Welcome to Habitat For Horses!|Saturday, August 30, 2014

Remembering Equine Lessons Learned from Moms 

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Many of us were fortunate to have Horse Moms. Moms who woke up early and taught us by example how to care for horses. They made sure we did all our chores, and when we were too busy with friends and practice…did them for us. At times they seemed like tyrants, having seemingly every minute of every day planned out with some task or another – do horses really need that much care? But the desserts only they can perfect are a panacea no one else can create. They are also there to comfort you when your 4-legged best friend is too ill to go on and must go over the rainbow bridge. What Moms are doing is getting you prepared when they are no longer there so you can care for both your 4 legged best pal and the 2 legged wee ones running around the kitchen floor.

Today is Mother’s Day – thank you Mom. ~ HfH

momsMother’s Day is a time to celebrate the hard-working, irreplaceable, and much-loved mothers, grandmothers, step-mothers, aunts, mother-like figures, and other women in our lives. It no secret that these women have decades of lessons on a variety of topics to teach us, and some of us are fortunately enough to have grown up learning about horses from horse-savvy moms or mom-like figures. Here are some things we—The Horse staff—and you—our Facebook and Twitter fans and readers of The Horse—learned from the horsewomen in their lives.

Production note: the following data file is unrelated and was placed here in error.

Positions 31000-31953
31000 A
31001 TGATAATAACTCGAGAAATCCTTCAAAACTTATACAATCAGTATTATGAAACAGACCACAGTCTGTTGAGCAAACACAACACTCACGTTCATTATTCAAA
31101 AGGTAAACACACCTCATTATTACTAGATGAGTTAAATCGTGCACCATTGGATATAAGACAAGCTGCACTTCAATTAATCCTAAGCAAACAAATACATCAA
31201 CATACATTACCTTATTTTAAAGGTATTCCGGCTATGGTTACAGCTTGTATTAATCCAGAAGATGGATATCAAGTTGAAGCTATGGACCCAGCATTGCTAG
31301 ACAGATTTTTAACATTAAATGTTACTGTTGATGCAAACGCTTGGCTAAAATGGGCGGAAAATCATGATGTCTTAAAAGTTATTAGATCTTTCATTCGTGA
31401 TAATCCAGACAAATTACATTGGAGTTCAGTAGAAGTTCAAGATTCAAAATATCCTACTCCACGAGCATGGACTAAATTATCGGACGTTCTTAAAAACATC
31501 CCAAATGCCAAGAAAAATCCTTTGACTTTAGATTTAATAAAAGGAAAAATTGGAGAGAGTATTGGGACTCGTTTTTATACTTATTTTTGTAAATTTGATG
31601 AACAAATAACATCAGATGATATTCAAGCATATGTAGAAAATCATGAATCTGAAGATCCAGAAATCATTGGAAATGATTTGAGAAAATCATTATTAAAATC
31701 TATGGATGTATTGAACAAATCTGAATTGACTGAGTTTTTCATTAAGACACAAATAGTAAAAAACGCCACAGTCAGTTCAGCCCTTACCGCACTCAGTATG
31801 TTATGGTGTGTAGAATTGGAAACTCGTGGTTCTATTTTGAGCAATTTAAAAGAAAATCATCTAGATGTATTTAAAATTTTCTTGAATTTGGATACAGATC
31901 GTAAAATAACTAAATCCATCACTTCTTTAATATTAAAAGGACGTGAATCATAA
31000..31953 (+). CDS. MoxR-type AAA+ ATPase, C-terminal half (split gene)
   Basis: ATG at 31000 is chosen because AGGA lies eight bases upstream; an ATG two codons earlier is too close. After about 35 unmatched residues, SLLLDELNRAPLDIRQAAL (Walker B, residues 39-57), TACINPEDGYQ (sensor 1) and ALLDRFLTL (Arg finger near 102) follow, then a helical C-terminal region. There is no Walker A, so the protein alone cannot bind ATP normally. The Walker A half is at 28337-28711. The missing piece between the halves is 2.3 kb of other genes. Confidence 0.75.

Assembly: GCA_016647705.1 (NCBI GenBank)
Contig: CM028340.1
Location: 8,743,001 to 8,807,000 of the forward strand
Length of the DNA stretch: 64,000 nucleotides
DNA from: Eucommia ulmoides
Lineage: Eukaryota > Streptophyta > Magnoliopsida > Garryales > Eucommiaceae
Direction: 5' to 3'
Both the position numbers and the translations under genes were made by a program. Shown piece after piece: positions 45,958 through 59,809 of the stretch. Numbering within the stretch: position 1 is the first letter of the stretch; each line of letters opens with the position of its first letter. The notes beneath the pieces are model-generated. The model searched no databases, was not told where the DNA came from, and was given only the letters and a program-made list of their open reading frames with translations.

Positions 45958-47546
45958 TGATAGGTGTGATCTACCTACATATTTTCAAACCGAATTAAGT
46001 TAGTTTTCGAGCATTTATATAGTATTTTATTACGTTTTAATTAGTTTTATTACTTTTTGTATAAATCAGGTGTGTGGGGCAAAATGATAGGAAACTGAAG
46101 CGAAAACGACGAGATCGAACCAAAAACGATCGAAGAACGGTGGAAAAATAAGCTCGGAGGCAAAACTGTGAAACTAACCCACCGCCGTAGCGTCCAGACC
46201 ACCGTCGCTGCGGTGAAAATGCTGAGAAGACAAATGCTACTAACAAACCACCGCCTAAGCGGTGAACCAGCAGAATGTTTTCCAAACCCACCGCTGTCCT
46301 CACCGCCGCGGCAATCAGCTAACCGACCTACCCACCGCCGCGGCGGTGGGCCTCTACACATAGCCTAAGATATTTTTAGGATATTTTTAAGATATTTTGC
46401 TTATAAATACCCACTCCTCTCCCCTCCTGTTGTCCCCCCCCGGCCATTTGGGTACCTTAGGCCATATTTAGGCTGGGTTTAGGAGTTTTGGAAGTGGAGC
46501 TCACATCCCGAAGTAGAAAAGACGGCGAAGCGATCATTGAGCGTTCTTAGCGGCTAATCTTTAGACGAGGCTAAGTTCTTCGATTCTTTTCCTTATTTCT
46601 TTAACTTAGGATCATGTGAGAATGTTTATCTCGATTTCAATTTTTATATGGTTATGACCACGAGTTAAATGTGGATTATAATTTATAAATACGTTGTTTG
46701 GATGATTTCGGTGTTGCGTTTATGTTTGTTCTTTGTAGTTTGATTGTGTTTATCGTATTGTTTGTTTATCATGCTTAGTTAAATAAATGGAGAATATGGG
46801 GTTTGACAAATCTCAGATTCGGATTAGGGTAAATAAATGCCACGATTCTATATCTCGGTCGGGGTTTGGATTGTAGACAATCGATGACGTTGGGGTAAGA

The Horse Editor-in-Chief Stephanie Church grew up with a horse-crazy mother who fostered her daughter’s equestrian side right from the very beginning: “My mom had me out at our barn and propped up on a horse’s back before I could walk. That sort of learn-by-osmosis effect had me loving horses from the very start. I can still remember my first riding lesson on Lady the teeny-tiny pony at age 4; I was so very excited and the lesson was far too short! It’s because of my mom that horses have been a central theme in my life.”

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Habitat for Horses is a 501.c.3 nonprofit equine protection organization supported solely by donations. We have around 200 donkeys and horses under our care, plus one ornery, old mule. Most of them are here because law enforcement removed them from their previous owner. Our ability to rehabilitate and rehome them comes from the financial support of people like you. Please support us by making a donation for the horses we all serve. Click HERE to donate